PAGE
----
3. Also, Santorum, despite the effort he was putting into IA, slipped under the radar because SO much attention was being put on Gingrich.
    4. I would love, LOVE, Santorum to get the nod because he'd help motivate those voters that Obama has made apathetic in a "Wait, that guy could be President and do his level best to take away the DADT repeal, birth control, and a host of other liberal-value issues? Oh fuck that."
    •  
      CommentAuthortaphead
    • CommentTimeJan 4th 2012
     (10429.8)
    You know what I'm really looking forward to? VIRGINIA.

    In case you missed it, the only two candidates to qualify for the primary are Paul and Romney, and since one of them will get at least 50% of the vote, it's a winner-take-all. Seriously, even the folks at Redstate (I'm a junkie) are starting to call this The Keystone Kop Primary.

    Oh, and McCain is slated to announce his support for Romney tomorrow.
    • CommentAuthorRenThing
    • CommentTimeJan 4th 2012
     (10429.9)
    @Taphead

    Where does Virginia fall in the order o things?

    Perry's currently suing there to get on the ballot. In federal court. Over state election law. Good luck with that, Tex.

    Anyway, Perry doesn't appear to be leaving any time soon as he's just twittered that the great state (
    ) of South Carolina is soon to be graced by his presence.
    •  
      CommentAuthornelzbub
    • CommentTimeJan 4th 2012
     (10429.10)
    childish I know but...
    Santorum Bubbling Up Everywhere
    and other such mirthful headlines...
    •  
      CommentAuthorJay Kay
    • CommentTimeJan 4th 2012
     (10429.11)
    @taphead

    I'd say Paul is the straight man, but otherwise that's a pretty good assessment.
    •  
      CommentAuthortaphead
    • CommentTimeJan 4th 2012
     (10429.12)
    @RenThing

    I'm not really sure as to what the actual effect of VA will be in the grand scheme of things, but it will be screwing with the others' magical "momentum" for sure. It's also a sweet irony to see Newt not clear the hurdle in his home state. And his whole public image is "the smartest guy in the room"?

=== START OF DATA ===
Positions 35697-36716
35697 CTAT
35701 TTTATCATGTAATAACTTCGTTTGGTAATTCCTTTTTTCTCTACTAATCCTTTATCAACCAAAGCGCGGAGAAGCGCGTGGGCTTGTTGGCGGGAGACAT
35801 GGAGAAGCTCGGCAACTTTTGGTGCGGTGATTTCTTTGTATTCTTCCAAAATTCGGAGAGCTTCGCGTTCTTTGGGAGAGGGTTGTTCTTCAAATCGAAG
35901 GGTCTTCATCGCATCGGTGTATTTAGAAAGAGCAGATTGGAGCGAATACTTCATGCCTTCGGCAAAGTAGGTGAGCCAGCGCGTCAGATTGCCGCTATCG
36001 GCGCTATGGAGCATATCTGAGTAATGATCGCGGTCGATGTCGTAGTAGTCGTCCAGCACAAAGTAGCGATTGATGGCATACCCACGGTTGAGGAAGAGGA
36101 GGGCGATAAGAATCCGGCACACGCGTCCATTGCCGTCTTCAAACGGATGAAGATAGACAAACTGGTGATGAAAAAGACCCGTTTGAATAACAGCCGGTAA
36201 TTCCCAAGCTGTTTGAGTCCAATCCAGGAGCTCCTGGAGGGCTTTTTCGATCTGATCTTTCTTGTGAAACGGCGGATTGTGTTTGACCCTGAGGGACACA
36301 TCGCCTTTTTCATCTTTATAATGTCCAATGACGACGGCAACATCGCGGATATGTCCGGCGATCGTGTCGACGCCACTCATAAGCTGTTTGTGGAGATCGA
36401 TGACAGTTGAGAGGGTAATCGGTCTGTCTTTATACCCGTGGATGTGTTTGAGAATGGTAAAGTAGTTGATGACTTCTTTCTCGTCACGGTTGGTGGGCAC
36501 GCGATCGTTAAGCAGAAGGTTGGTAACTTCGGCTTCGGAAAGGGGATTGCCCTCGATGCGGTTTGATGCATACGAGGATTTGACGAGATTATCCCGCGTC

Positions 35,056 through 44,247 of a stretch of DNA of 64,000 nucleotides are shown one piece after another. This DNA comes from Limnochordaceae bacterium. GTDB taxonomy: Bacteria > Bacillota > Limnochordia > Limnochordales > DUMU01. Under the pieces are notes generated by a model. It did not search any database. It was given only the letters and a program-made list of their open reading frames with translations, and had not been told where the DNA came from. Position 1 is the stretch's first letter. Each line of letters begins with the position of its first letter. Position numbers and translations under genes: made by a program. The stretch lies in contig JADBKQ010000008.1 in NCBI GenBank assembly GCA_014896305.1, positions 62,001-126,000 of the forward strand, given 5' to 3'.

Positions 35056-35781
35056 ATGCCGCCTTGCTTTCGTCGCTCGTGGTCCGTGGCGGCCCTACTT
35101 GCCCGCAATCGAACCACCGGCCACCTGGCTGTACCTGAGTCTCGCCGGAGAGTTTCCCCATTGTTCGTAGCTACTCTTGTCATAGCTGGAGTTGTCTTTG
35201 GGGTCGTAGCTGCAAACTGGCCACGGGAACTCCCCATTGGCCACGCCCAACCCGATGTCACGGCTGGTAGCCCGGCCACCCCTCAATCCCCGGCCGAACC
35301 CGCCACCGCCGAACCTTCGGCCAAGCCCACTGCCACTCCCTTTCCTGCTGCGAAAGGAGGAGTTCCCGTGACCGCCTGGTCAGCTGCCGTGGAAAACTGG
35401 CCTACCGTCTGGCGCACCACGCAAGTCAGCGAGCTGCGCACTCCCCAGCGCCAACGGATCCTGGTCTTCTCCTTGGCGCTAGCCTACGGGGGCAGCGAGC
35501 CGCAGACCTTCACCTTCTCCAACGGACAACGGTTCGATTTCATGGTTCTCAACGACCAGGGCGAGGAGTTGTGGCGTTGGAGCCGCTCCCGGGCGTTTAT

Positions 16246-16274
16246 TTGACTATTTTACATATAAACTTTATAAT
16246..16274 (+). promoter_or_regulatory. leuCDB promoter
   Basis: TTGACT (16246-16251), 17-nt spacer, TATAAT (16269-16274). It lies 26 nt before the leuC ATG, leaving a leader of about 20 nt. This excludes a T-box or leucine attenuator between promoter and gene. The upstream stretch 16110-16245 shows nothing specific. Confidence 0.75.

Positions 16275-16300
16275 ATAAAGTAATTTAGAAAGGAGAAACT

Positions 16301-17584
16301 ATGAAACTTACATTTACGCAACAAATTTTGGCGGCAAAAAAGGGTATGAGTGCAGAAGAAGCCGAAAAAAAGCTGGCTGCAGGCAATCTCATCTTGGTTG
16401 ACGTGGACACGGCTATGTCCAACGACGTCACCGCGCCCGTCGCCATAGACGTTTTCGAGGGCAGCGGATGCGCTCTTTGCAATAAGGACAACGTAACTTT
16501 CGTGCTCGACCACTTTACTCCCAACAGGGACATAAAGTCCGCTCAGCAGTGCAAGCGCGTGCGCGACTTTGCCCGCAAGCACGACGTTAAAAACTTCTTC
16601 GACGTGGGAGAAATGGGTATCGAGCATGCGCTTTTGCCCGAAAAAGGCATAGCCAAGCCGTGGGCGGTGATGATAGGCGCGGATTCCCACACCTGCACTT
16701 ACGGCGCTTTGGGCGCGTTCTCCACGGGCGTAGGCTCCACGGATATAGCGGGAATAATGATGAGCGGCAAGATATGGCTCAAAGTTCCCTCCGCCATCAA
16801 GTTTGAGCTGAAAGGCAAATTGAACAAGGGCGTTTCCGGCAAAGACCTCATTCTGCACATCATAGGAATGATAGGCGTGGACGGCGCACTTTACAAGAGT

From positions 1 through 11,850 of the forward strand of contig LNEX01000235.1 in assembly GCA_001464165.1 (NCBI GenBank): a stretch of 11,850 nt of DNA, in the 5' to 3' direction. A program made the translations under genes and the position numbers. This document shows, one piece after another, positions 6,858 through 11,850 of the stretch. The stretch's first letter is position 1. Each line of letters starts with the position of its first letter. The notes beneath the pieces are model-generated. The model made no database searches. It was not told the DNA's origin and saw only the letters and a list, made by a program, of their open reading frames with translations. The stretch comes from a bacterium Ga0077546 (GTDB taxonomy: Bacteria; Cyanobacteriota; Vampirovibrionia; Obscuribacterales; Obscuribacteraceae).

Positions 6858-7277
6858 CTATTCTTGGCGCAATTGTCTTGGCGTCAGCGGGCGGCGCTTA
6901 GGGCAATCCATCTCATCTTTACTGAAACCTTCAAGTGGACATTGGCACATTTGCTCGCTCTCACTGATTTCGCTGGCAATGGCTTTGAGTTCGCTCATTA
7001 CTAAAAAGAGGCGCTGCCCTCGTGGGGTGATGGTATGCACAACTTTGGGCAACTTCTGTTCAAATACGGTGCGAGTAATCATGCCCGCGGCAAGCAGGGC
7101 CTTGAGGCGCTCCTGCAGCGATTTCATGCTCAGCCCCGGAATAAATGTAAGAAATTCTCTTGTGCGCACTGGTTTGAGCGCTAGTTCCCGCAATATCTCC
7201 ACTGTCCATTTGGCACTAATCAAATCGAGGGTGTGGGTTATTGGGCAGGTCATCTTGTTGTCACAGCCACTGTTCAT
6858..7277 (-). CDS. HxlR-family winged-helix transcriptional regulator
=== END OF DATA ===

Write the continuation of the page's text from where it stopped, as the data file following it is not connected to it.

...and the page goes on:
It's been fun seeing the GOP activists go from an easy run at the White House into a really depressed and half-hearted finger-pointing mode. I mean, the main proprietor of Redstate is blaming BUSH of all people for this (for not setting up an electable veep as an heir)... It's like they can't really even be bothered to set up a good circular firing squad, but I'm hoping they'll muster the energy for that yet.

    That whole veep/heir thing is also weird. I mean, the last ex-veep president was Bush I, and he was a one-term wonder. Not exactly a successful model, I'd think.
    • CommentAuthorRenThing
    • CommentTimeJan 4th 2012
     (10429.13)
    @taphead

    I think the vp/heir thing is mostly a myth that's just stubbornly held on. I mean, I'd love to have a beer with the guy but Biden as Pres? Heeeeeeeeeeeeeell no.

    The amusement I've been getting has come from watching the GOP establishment look at their choices and hold their noses as they sort of acknowledge that Romney is going to be the guy, but having the GOP/Tea Party/Religious Right pleabs saying, "NO!" I mean, getting them to accept him as the nominee candidate has been likened to getting a dog to swallow a pill it really doesn't want to.

    At this point, until we have more caucuses and primaries, I think we're looking at:
    1. Romney as the establishment/1%ers/sane(er) GOP choice
    2. Santorum as the Fundie/Religious Right/anti-anything resembling progress choice